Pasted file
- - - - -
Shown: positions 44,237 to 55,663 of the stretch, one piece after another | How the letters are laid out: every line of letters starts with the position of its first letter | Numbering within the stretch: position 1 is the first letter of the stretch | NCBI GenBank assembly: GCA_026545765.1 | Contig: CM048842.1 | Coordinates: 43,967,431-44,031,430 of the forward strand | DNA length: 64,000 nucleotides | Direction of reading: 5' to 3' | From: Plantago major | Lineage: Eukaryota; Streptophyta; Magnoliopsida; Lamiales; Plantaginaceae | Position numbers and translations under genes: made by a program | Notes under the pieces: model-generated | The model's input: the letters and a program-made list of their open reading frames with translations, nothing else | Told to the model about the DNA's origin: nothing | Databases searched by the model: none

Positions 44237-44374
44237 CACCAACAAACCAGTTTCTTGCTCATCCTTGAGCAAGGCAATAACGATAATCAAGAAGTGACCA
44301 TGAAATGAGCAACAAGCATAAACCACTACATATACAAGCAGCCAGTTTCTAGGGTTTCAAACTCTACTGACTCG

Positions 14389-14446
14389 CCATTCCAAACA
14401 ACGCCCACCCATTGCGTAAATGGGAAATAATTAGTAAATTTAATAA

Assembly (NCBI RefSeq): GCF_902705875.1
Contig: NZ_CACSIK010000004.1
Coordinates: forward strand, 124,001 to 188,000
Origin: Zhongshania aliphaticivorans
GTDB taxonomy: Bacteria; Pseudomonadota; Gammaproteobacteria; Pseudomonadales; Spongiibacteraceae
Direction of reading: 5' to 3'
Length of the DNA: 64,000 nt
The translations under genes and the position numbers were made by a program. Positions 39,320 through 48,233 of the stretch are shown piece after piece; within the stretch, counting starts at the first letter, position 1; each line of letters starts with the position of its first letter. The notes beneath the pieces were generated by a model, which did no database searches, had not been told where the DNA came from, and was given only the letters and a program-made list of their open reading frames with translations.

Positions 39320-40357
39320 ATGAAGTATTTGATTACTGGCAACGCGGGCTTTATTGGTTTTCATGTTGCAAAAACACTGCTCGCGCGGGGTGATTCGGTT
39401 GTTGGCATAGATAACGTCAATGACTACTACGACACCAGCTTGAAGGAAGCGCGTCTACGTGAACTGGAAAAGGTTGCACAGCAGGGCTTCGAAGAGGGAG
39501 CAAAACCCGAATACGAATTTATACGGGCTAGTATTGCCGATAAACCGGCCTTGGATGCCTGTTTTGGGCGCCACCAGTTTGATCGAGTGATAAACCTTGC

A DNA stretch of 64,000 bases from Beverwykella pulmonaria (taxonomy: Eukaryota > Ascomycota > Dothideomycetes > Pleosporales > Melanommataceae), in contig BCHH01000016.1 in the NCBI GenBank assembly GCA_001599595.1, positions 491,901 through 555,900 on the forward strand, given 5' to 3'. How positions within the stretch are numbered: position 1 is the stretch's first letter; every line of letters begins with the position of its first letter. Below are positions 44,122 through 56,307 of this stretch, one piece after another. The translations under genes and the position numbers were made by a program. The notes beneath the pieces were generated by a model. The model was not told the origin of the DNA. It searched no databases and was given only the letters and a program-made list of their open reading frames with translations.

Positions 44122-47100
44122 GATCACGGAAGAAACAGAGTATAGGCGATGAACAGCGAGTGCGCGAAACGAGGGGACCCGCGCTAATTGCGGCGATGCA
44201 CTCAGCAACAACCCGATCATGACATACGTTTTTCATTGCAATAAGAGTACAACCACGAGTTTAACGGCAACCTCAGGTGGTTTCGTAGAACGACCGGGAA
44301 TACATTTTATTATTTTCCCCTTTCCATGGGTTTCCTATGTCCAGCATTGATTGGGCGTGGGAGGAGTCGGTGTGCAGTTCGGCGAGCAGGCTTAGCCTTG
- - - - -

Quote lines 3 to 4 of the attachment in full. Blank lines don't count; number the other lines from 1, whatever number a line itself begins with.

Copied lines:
44237 CACCAACAAACCAGTTTCTTGCTCATCCTTGAGCAAGGCAATAACGATAATCAAGAAGTGACCA
44301 TGAAATGAGCAACAAGCATAAACCACTACATATACAAGCAGCCAGTTTCTAGGGTTTCAAACTCTACTGACTCG